Although Apple doesn’t make it easy, I decided to disable Dashboard almost immediately. Casting about for something that would remind me “hey, mom’s birthday is tomorrow” in a way I could not overlook, I revisited Konfabulator, a program that does almost exactly the same thing as Dashboard (about which I’ve written before), but whose widgets actually live on the desktop. I had tried Konfabulator a long time ago and wrote it off as a resource hog. Between my newer computer and perhaps better coding in Konfabulator, it seems to work with my system much better. I’m using it right now to show my calendar events and to-do list, and the weather, and that’s it. It’s not absolutely perfect for my needs, but it’s pretty good. I’ve also been intrigued by Stattoo — I like the fact that it has a more disciplined appearance on-screen, but find some of the modules to display too little information to be really useful–it omits a lot of extras that seem obvious and desirable; it is also severely limited by the fact that it apparently has no plug-in architecture. A slightly more fleshed-out version would be ideal–even though Konfabulator is free, I’d pay money for a sort of “Stattoo 2.”
Another feedback mechanism on the Mac, and one that is becoming widely supported and well fleshed-out is Growl. Growl was an outgrowth of the excellent Adium chat client, and can be used to show ephemeral blobs with the text of incoming instant messages–very handy. But it also gives me numerous other status updates–how long my cellphone calls last, when a blog entry has been successfully posted, etc. I frequently get e-mail from clients overnight, and want to know right away whether there’s anything I need to look at, so I’ve scripted Growl to show a little notification blob for client e-mails that persists until I make it go away. In theory I could use Growl to show upcoming events, although to-do list items might be trickier. I use sound as a mail notifier as well, with special chimes for mail matching certain criteria–I even have Mail speak the name of the sender when I receive mail from a friend.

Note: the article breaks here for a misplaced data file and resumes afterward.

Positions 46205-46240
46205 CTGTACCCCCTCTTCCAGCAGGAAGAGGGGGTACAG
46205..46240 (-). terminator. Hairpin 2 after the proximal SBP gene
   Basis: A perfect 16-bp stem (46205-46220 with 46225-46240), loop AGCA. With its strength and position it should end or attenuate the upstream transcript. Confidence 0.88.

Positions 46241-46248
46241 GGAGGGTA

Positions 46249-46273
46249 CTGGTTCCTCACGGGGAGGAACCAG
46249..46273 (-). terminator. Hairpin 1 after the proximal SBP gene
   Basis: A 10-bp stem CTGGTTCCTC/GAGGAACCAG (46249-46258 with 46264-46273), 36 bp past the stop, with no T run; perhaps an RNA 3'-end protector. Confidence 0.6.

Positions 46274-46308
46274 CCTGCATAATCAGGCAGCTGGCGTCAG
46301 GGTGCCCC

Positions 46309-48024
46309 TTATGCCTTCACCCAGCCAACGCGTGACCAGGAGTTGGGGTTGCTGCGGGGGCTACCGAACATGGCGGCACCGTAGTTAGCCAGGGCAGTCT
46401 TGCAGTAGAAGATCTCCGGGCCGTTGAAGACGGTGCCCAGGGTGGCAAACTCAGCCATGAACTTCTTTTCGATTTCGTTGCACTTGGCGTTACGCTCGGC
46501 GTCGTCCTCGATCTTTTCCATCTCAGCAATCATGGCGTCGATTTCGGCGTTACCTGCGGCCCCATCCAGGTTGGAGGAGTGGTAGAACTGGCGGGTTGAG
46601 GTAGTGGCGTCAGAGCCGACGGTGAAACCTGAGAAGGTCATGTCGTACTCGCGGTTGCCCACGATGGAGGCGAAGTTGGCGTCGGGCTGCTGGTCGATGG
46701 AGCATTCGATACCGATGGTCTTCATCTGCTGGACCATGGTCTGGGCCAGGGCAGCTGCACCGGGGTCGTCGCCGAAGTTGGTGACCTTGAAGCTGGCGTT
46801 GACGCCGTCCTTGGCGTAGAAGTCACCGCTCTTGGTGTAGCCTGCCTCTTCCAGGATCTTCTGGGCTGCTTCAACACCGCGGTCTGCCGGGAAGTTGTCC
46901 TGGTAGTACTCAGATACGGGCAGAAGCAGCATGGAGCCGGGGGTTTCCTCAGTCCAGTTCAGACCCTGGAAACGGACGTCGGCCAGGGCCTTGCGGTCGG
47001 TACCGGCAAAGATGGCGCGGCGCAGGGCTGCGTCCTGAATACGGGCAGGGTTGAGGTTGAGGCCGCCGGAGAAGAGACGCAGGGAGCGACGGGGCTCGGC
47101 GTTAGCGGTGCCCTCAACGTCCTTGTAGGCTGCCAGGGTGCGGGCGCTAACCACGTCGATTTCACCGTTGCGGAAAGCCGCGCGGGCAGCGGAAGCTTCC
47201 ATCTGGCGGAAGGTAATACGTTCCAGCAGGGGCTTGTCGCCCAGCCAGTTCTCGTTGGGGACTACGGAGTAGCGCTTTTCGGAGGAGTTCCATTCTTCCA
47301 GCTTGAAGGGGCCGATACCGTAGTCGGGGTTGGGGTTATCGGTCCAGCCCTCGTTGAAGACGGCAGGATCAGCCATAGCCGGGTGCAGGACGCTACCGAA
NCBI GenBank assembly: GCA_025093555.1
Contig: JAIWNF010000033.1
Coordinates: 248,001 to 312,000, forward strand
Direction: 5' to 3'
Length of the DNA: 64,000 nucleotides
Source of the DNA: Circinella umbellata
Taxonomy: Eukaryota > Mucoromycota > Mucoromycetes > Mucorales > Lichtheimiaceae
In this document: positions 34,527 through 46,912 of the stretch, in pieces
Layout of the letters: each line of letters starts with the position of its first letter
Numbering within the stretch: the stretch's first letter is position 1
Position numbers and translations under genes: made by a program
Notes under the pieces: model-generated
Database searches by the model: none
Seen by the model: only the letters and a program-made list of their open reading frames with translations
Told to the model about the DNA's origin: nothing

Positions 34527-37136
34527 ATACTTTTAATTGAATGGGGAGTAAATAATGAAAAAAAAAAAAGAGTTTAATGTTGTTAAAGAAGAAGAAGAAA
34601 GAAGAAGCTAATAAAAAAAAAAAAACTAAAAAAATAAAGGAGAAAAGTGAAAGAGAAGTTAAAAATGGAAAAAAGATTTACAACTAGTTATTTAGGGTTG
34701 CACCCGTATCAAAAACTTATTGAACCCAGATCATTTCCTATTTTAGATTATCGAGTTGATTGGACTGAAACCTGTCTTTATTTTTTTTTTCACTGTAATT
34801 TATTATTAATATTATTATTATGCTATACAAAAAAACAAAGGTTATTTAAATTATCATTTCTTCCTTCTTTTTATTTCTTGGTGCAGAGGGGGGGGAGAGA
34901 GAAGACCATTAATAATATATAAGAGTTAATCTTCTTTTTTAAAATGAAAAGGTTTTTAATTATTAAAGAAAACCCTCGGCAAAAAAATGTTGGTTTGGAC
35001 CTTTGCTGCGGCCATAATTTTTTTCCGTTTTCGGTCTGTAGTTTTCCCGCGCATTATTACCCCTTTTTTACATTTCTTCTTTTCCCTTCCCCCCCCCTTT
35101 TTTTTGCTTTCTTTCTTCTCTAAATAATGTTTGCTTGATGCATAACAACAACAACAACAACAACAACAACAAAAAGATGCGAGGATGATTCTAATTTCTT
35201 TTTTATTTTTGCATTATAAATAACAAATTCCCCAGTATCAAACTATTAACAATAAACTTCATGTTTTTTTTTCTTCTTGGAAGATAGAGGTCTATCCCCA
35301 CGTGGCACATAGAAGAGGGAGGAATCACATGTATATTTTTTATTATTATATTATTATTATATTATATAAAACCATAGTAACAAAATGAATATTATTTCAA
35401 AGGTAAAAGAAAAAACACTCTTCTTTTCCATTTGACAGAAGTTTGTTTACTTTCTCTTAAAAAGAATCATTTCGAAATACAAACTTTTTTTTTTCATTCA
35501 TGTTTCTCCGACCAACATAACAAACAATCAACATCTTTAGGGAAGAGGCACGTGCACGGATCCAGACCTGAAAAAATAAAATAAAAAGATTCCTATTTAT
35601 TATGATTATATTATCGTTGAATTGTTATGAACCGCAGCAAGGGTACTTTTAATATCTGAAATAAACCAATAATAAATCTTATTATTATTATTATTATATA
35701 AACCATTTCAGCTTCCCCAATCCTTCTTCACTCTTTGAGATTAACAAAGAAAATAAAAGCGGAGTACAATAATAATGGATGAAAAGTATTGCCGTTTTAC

In fact, Growl probably isn’t exactly the right tool for the job of showing ambient, persistent information–it’s more intrusive, its blobs of text float over everything else. Ambient, persistent information should probably sit under everything else–a murmur, not a growl.
Ideally, I’d probably corral all these visual notifications and status monitors into a separate display, or have a region of my main display roped off for just that purpose. Right now, that’s not feasible. I know that Microsoft’s Longhorn is going to have special support for subsidiary displays, although I suspect those won’t be exactly what I have in mind either. It’s obvious that my current setup, although it’s pretty good at presenting information in a way that’s ambient, unobtrusive, and pretty well customized to my needs, is still undisciplined (I haven’t mentioned all the various forms of notifications I get). The available tools generally seem to be moving in the right direction, though.